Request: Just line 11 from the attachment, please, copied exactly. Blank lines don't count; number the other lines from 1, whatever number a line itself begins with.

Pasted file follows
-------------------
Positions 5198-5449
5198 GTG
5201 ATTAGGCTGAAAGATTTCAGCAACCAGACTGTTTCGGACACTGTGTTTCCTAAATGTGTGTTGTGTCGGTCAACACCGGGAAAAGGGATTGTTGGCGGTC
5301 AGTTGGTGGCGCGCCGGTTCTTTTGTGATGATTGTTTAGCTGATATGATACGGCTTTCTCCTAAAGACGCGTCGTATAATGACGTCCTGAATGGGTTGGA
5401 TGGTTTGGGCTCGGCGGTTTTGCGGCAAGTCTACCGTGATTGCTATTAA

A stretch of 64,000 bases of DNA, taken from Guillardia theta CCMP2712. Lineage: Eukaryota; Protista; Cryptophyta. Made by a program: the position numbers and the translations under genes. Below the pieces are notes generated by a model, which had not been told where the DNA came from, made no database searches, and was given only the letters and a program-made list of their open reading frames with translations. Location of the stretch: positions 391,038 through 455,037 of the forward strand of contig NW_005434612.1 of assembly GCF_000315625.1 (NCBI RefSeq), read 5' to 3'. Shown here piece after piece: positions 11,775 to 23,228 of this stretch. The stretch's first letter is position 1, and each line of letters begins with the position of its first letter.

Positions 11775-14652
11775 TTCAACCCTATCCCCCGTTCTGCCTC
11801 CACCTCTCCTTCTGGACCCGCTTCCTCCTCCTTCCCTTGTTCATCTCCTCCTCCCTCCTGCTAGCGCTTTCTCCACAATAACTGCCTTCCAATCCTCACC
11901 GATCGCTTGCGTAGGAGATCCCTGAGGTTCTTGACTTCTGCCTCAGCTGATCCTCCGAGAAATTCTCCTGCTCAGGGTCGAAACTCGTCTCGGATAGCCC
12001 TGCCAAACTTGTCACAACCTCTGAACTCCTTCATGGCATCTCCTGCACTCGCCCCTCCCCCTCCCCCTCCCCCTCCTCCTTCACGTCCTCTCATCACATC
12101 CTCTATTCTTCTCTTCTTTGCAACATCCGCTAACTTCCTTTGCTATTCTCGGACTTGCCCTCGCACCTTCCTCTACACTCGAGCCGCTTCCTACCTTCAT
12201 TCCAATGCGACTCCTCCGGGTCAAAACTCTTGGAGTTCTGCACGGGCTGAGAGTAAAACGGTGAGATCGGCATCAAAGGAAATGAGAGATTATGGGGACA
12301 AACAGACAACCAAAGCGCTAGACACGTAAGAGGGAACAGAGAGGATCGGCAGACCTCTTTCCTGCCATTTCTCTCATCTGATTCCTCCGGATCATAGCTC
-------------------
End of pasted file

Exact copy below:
12001 TGCCAAACTTGTCACAACCTCTGAACTCCTTCATGGCATCTCCTGCACTCGCCCCTCCCCCTCCCCCTCCCCCTCCTCCTTCACGTCCTCTCATCACATC